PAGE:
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shim Brief Biography
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George Washington (February 22, 1732 – December 14, 1799) was a central and critical figure in the founding of the United States, and is commonly referred to as father of the nation. He led America's Continental Army to victory over Britain in the American Revolutionary War (1775–1783), and in 1789 was elected the first President of the United States of America.  He served two four-year terms from 1789 to 1797, winning reelection in 1792. His devotion to republicanism and civic virtue made him an exemplary figure among early American politicians.

Religious Convictions

Washington was baptized as an infant into the Church of England.  Throughout his life, he spoke of the value of righteousness, and of seeking and offering thanks for the "blessings of Heaven."

Washington endorsed religion rhetorically and in his 1796 Farewell Address remarked on its importance in building moral character in American citizenry, believing morality undergirded all public order and successful popular government.  After the American Revolution, Washington frequently accompanied his wife to Christian church services.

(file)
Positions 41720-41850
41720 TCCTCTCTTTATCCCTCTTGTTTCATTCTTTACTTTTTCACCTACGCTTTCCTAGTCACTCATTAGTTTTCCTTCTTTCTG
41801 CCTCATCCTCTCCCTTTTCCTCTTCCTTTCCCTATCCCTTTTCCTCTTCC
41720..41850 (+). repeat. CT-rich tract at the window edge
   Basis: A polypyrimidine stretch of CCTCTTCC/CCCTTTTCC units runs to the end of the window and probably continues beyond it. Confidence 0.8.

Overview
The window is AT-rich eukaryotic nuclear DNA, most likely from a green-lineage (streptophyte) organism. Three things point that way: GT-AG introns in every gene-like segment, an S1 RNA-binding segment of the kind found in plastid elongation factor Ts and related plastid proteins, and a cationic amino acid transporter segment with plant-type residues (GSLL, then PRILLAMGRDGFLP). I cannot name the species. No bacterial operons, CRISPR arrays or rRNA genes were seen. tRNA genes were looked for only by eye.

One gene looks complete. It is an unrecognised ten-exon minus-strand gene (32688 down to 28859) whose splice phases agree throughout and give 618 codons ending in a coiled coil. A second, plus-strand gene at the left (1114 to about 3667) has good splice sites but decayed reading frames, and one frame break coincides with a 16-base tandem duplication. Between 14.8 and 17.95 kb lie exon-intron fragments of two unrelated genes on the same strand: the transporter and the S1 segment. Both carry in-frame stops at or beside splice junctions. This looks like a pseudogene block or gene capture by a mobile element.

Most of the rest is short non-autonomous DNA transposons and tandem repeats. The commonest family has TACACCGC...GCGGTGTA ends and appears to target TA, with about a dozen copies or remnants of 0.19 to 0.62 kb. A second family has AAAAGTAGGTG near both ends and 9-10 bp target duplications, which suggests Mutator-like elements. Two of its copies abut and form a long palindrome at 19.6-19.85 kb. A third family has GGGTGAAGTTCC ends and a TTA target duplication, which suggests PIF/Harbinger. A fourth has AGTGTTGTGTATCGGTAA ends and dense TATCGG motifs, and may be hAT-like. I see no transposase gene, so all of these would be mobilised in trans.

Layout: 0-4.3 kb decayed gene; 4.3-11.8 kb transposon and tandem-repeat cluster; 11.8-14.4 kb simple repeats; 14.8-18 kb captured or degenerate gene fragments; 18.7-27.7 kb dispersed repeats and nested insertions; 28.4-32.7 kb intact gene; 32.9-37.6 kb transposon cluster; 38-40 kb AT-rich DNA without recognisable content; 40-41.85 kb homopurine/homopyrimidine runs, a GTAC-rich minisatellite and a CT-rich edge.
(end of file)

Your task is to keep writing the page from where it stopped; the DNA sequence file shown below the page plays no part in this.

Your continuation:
He was an early supporter of religious toleration and freedom of religion.

 

 

 

 


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   President George Washington & the New Church in Baltimore
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This exchange of letters between the New Church in Baltimore and the first President of the United States became a historically significant statement about George Washington's strong position on religious tolerance.

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A Letter from the 'New Church' in Baltimore to George Washington

January 22, 1793

Sir,

While the Nations of the Earth, and the people of United America especially, have in their various denominations paid their tribute to the respectful deference to the illustrious President thereof, permit, for a Society however small in number, yet sincere they trust, in their attachment to offer up in the dawn of their institution, that mark of dutiful esteem which will become the new associations, to the Chief Magistrate of America.